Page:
VOL Meeting Screens “1946: The Mistranslation that Shifted a Culture”

Attendees at the VOL meeting in which the documentary screened. Photo Credit to Jake Gilbertson.

On Wednesday evening in the Cunningham commons at Point Loma Nazarene University, about a hundred students stood, waiting in line for donuts, pizza, Caesar salad, Capri-Suns and fruit before sitting down to watch “1946: The Mistranslation that Shifted a Culture.” 

Voices of Love (VOL), PLNU’s LGBTQIA+ student organization, hosted the screening from 7:00 p.m. to 8:45 p.m., free of charge and open to all students and faculty. The documentary “1946: The Mistranslation that Shifted a Culture” is an award-winning film released in 2022. 

The “1946” website summarizes the film as “ a feature documentary that follows the story of tireless researchers who trace the origins of the anti-gay movement among Christians to a grave mistranslation of the Bible in 1946.” 

The movie discusses new revelations from Yale University’s archives that contradict any doubt or bias found in the bible toward the LGBTQIA+ community.

Throughout the movie, scholars, pastors and the film’s creators share their own stories and challenges. 

VOL meets every other Wednesday for different events and as a way to get to know each other. 

Karrisa Cloyes, a leader for VOL and second-year visual arts major, said that the main purpose of VOL is to have a space for queer students on campus, for students to know more about the LGBTQIA+ community and “for there to be a safe space for [them].”

The organization was founded in 2015 by students who wanted to create a safe space for queer kids on PLNU’s campus. It was originally a group that met at a nearby church but is now hosted on campus. 

Leader and senior political science major Ellie Carlson said “Wednesday night was a pretty large turnout. Normally we have about 10-15 people come to meetings. I think it was a combination of people really just wanting to show their support because we had our main campus event canceled and also there was The Point article which I think helps spread the word.” 

The movie screening was initially supposed to take place on April 4 as a campus-wide event but was rescheduled and limited in capacity due to concerns from faculty members that the film opposed the Church of the Nazarene’s current stance on human sexualty. It was rescheduled for April 17 as a VOL event rather than a campus-wide event. The limitations by faculty were allowed, according to the Traditional Undergraduate Programing and Policy which prohibits events that could be considered “a threat to the campus climate,” or “disruptive.” The Point published a story explaining the cancellation in last week’s edition and the Union-Tribune recently reported on the controversy as well.     

“We had started a conversation last year about showing this movie on campus but this movie has been in the works for a long time,” Carlson said. “One of our fellow leaders, Sarah Bell, brought it to our attention. She was interested in the movie before coming to Loma and she kind of put it on our radar.”

Bell and Cloyes went to Albuquerque, New Mexico to attend the Queer Christian Federation Fellowship Conference. One of the events they attended at the conference was a screening of “1946.” 

“It was a really incredible conference that had different events, speakers and messages about queer people and Christian people being in the same space and how that can operate,” Cloyes said. “After watching it in that space we really realized that it was a really impactful movie that we wanted to show the queer students on campus.”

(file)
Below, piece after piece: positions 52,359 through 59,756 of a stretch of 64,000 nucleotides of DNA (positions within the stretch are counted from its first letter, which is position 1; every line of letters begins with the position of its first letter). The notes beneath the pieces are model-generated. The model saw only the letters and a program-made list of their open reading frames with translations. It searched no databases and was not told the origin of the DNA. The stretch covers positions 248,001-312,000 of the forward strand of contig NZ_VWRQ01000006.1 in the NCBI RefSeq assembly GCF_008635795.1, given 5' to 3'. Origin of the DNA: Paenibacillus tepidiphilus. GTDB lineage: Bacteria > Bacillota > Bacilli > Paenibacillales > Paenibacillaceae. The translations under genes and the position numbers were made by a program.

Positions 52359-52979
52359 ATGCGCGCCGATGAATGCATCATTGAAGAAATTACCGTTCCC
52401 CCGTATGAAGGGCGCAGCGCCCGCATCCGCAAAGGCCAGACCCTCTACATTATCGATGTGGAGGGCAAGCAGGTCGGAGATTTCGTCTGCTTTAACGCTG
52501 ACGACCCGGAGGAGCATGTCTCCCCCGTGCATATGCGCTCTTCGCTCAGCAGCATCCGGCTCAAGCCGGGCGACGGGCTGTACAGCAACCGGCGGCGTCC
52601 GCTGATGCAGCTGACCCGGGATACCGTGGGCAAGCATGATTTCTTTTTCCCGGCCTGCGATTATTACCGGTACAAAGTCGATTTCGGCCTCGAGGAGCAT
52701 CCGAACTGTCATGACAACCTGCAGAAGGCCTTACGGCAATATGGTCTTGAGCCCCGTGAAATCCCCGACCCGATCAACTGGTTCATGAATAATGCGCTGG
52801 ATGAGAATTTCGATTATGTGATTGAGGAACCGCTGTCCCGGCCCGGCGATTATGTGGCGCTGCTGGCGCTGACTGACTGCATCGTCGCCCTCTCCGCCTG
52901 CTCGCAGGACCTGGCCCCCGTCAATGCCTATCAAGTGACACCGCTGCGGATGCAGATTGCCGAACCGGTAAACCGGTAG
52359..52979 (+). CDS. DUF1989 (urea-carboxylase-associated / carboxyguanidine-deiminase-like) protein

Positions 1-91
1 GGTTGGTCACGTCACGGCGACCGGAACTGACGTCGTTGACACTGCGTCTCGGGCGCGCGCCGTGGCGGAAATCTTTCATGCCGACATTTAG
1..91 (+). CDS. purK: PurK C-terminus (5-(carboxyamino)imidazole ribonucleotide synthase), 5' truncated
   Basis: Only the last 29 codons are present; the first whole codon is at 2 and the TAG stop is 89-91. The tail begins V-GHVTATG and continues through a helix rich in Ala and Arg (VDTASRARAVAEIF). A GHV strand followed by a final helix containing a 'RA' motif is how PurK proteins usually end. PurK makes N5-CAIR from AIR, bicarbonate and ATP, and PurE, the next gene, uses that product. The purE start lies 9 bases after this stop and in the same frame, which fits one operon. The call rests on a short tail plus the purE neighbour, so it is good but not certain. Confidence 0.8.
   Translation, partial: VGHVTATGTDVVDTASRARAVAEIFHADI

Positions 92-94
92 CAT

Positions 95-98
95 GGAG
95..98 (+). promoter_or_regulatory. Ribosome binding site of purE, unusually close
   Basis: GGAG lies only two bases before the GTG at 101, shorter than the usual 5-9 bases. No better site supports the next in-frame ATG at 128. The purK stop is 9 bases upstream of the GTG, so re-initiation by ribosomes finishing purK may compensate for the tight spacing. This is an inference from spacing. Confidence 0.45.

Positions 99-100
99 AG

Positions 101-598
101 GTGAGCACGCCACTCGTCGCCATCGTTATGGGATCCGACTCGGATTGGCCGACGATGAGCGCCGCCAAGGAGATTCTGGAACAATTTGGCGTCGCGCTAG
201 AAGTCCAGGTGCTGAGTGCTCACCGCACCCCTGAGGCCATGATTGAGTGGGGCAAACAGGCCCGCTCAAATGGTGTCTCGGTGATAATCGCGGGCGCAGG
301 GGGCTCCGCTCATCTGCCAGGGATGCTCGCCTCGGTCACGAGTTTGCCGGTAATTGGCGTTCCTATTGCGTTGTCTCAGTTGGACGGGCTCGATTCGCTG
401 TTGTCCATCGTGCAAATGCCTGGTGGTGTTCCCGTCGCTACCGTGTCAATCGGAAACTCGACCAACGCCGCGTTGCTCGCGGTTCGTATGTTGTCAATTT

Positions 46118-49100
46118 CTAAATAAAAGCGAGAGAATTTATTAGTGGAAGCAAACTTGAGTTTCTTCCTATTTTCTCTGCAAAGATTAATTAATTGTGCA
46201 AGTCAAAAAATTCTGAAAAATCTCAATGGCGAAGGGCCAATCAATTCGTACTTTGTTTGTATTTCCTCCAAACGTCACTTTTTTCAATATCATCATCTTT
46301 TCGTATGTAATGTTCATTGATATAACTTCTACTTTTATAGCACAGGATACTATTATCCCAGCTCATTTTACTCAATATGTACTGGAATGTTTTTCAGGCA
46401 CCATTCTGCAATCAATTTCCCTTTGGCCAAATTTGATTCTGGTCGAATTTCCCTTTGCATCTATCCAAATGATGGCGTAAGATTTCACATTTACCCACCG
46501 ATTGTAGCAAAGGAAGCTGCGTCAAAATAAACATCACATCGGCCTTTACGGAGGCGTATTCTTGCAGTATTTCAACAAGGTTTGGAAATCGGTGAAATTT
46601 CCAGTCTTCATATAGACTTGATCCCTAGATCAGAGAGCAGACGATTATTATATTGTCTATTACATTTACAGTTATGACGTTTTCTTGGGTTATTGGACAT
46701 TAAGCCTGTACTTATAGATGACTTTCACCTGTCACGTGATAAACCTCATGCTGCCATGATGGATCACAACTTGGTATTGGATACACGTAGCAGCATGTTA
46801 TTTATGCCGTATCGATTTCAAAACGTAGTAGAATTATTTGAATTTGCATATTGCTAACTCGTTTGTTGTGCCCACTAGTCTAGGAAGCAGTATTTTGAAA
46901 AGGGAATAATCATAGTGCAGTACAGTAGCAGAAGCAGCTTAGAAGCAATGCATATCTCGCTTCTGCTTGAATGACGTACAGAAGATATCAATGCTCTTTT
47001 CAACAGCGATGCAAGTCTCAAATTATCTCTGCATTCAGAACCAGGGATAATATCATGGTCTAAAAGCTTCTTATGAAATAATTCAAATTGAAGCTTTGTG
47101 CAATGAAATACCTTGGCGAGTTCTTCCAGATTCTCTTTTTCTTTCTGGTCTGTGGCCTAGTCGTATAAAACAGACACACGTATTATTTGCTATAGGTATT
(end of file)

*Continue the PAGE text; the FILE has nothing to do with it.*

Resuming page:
Olivia Banuelos, a first-year psychology major, said she felt empathy toward the people in the film for their experiences with the church or members of it.

“I learned more about the personal experience of being gay in the church. Another part that surprised me to learn about was how the translations for the Bible are developed,” Banuelos said.

Banuelos also said she felt the movie opened her to different perspectives than what she has been exposed to and that she benefited from understanding other people’s experiences. 

“1946: The Mistranslation that Shifted a Culture” referred back to old Bibles written in Greek throughout the movie and discussed how the translation from Greek to English may have been mistranslated. 

Throughout the movie, many students laughed at comedic moments that littered the film’s heavy content, but many also shifted in their seats, wiped tears away, or processed the hard-hitting story with deep sighs. 

“One of my favorite parts of the movie is the very real struggle between Rocky [the director] and Sal [the director’s father] because that is where so many people land, especially in families. Watching them sort of navigate in their relationship how to love one another despite their differences of opinions,” Carlson said. 

First-year psychology major Lea Davies-Kang said, “The movie really touched me because I have two moms and the things that the people experienced in the movie are all things that my moms have felt and gone through before.”

Carlson also said she felt the support at the end of the movie when everyone applauded and said she felt honored to be a part of such a wonderful moment on campus. 

“We were together in a moment all experiencing so many emotions but that is the beauty of a Christian community, we are experiencing things together and walking through something together,” Carlson said. 

“My favorite part of the night was probably after the movie. The bigger thing that really impacted me was seeing everyone converse. There were some people crying, some people who were laughing, it was a space to have any response after the film.” Cloyes said.